CHILL at the Queen Mary in Long Beach: An Icy Holiday Tradition
And now for something completely different.
We're fortunate in the Southland to have a wonderful variety of traditional holiday events each season; LA families can take in Christmas lights, boat parades, Nutcracker performances, and even outdoor ice skating rinks. But for the past three years our warm blooded kids have been able to experience something even more unusual—something, dare we say, completely different. Perhaps you've heard people talk about CHILL at the Queen Mary and can't quite work out what it is. Or maybe you think chill is something that can only be done with a board in hand. Either way, CHILL is a great reason for a family drive to Long Beach, where you can experience ice in ways you've probably never imagined.
CHILL is a multi-event happening that entirely centers around ice. The Queen Mary's holiday set-up lets you skate on ice, slide on ice, tube on ice, and walk through a world constructed entirely of ice. The central attraction is the Ice Kingdom—an indoor pavilion chilled to less than 10° Fahrenheit—where enormous ice sculptures await. It's hard to imagine, much less to describe, the magnitude of this display, which takes visitors on a chilly wander through a themed winter dreamscape. The 2015 version tells the story of Charles Dickens' A Christmas Carol, with Victorian streets, ghosts of Christmas past, present, and future, Tiny Tim, and plenty o' Scrooge. Annual ice sculpted features return also, including an icy reproduction of the Queen Mary herself and a set of slides constructed entirely from blocks of ice to keep kids' blood pumping in the arctic atmosphere. Needless to say, there are oodles of photo ops at every turn.
A tunnel entirely built out of ice shows that igloos really do keep warmth in.
The temperature itself is a novelty to SoCal kids, and the beauty and scale of the sculptures is the stuff that dreams are made of. Bring your warmest winter clothes, but don't worry if your coats aren't designed for polar expeditions; everyone is handed a full-length parka at the door. Don't even think of skipping the parka; there's a lot to see, and without the arctic gear you won't last more than 5 minutes in the Kingdom. Gloves and hats help to make a longer visit possible, too. Ice Kingdom admission is included with all tickets.
Sharing a pavilion with the Ice Kingdom is another frozen attraction, ice tubing. A tall ramp covered with a sheet of ice is set up for flying down on an inner tube, with friendly staff to help the process go smoothly and to push the tube at a thrilling speed. The ice tubing is also an indoor activity, but not in the deep freeze zone; a light jacket is warm enough to enjoy sliding down the hill. This year's tickets all include unlimited trips down the tubing hill. Opening weekend there was virtually no waiting at all, but if the line gets bad later in the season, an Elf Pass ($15 extra) acts as a front-of-line pass.
The third icy attraction at CHILL is the outdoor skating rink. Seasonal ice rinks are a familiar sight around LA at Christmastime—more spring up every year—but this is the only ice rink we've seen that is set up slam against the side of a vintage ocean liner. The view is breathtaking. Treats this rink offers as add-ons include luxurious cabanas with sofas and fireplaces, and penguin-shaped walkers for beginning skaters to lean on. The rink is smaller than some local pop-up rinks, but the ice is good, and the ambiance can't be beat. Skating costs $15 extra (including skate rental), which helps to keep the crowds down, and guests must book for a specific 45-minute session.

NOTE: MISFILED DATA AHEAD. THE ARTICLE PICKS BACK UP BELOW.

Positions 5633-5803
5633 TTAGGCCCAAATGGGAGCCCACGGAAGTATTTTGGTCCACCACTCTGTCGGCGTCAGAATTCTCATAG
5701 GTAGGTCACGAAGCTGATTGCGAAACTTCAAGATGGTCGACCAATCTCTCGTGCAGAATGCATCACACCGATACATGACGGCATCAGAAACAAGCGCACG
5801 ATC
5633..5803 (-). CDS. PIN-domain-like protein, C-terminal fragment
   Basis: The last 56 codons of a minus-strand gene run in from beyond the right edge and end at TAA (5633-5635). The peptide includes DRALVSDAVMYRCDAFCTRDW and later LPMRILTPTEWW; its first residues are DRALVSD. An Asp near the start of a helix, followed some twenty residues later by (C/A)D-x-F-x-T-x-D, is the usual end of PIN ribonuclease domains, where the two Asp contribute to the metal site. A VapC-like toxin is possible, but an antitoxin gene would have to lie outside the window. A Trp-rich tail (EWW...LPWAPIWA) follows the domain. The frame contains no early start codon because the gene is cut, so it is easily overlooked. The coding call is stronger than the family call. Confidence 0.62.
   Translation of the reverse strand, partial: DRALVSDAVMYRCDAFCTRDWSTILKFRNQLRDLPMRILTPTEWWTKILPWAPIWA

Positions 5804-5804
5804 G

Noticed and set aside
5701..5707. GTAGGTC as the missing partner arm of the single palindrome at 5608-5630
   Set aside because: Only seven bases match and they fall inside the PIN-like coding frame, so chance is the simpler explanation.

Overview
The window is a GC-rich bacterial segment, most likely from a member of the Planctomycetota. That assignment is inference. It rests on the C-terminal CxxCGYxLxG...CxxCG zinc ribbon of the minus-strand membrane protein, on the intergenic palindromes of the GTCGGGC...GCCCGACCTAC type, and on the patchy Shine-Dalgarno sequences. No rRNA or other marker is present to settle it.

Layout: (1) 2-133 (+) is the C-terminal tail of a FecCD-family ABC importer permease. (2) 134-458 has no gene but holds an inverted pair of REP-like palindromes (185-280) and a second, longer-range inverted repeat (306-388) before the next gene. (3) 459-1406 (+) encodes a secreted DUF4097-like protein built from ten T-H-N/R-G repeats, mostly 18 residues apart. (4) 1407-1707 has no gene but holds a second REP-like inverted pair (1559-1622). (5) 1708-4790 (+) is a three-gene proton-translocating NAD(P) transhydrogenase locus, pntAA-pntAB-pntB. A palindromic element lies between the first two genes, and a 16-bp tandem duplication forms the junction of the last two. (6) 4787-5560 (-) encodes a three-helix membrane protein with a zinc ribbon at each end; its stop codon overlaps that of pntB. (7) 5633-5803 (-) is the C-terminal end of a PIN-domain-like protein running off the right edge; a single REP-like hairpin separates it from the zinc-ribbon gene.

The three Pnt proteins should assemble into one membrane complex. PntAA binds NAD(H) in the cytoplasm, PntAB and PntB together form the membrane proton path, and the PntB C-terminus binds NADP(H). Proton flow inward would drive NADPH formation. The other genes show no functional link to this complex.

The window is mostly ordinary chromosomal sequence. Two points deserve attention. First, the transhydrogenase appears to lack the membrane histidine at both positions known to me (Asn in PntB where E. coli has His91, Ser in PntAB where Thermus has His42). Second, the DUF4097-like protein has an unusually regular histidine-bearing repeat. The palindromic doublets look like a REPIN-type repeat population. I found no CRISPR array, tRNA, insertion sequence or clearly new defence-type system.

Chilling with penguin...
Kids wanting a visit with Santa can stop in to chat with the whole Claus family in their cabin—Mr. & Mrs. Claus and a chatty elf. Only purchased photos with the trio are allowed (no selfies) but I do have to give the performers credit; they really spend time with each child and offer a lovely memory whether or not you buy a photo.
New this year is a Polar Paintball session; for $10 extra visitors can fire paintball at targets, and an occasional Yeti who darts in and out among the targets. Other extra attractions include wandering performers and stage entertainment (we saw storytelling, costumed characters, and carolers) as well as a photo-op candy cane lane to wander, a giant ride-on rocking horse, a bounce house, and the giant swing ride from the Neverland Ranch ($5 extra, or free with Elf Pass). There is also a gingerbread house station, with different price options available. Food is typical amusement park type fare (and prices), and there is a full Victorian style pub to warm up chilly adults' insides.
All told, a family can easily spend an entire day at CHILL and find plenty to do—and then stay into the evening to enjoy the breathtaking light displays. Spending a whole day and participating in all of the fun ranges from $35-$50 for adults and $25-$40 for kids, depending on the date. Elf Passes (front-of-line) cost $15. Figure in parking ($20), or plan ahead to look for parking farther away (Long Beach has a free bus service that can help with creative parking). Purchasing tickets online generally costs $5 less. There are also plenty of deals to be had from local deals websites, so keep your eyes peeled.
CHILL opens at 5pm on weekdays and 10am on weekends and holidays; watch for it to open at 10am during winter break. Evenings it's open until 10pm most nights, and the nighttime lights definitely make it worth staying after dark. The best game plan if possible is to come early in the day to enjoy the most popular attractions, since the bigger crowd seems to arrive close to sunset.
CHILL at the Queen Mary is open every day - including Thanksgiving and Christmas Day - November 20, 2015 until January 10, 2016.
Originally published November 22, 2012, with updates each season